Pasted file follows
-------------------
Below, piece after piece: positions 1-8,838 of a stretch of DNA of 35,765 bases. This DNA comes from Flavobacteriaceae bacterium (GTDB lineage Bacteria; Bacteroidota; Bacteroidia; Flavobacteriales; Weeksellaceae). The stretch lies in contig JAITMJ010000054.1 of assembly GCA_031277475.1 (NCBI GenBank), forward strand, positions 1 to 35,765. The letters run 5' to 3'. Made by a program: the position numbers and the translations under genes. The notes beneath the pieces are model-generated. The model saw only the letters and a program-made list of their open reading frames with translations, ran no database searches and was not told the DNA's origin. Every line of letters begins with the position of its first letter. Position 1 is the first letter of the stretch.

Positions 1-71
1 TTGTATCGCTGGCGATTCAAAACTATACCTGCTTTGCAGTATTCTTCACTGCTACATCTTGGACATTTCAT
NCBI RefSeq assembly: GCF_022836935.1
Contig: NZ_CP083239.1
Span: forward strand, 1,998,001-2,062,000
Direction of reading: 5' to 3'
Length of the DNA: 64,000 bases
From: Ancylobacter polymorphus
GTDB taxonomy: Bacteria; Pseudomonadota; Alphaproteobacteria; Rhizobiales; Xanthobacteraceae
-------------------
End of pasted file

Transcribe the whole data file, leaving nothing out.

Below, piece after piece: positions 1-8,838 of a stretch of DNA of 35,765 bases. This DNA comes from Flavobacteriaceae bacterium (GTDB lineage Bacteria; Bacteroidota; Bacteroidia; Flavobacteriales; Weeksellaceae). The stretch lies in contig JAITMJ010000054.1 of assembly GCA_031277475.1 (NCBI GenBank), forward strand, positions 1 to 35,765. The letters run 5' to 3'. Made by a program: the position numbers and the translations under genes. The notes beneath the pieces are model-generated. The model saw only the letters and a program-made list of their open reading frames with translations, ran no database searches and was not told the DNA's origin. Every line of letters begins with the position of its first letter. Position 1 is the first letter of the stretch.

Positions 1-71
1 TTGTATCGCTGGCGATTCAAAACTATACCTGCTTTGCAGTATTCTTCACTGCTACATCTTGGACATTTCAT
NCBI RefSeq assembly: GCF_022836935.1
Contig: NZ_CP083239.1
Span: forward strand, 1,998,001-2,062,000
Direction of reading: 5' to 3'
Length of the DNA: 64,000 bases
From: Ancylobacter polymorphus
GTDB taxonomy: Bacteria; Pseudomonadota; Alphaproteobacteria; Rhizobiales; Xanthobacteraceae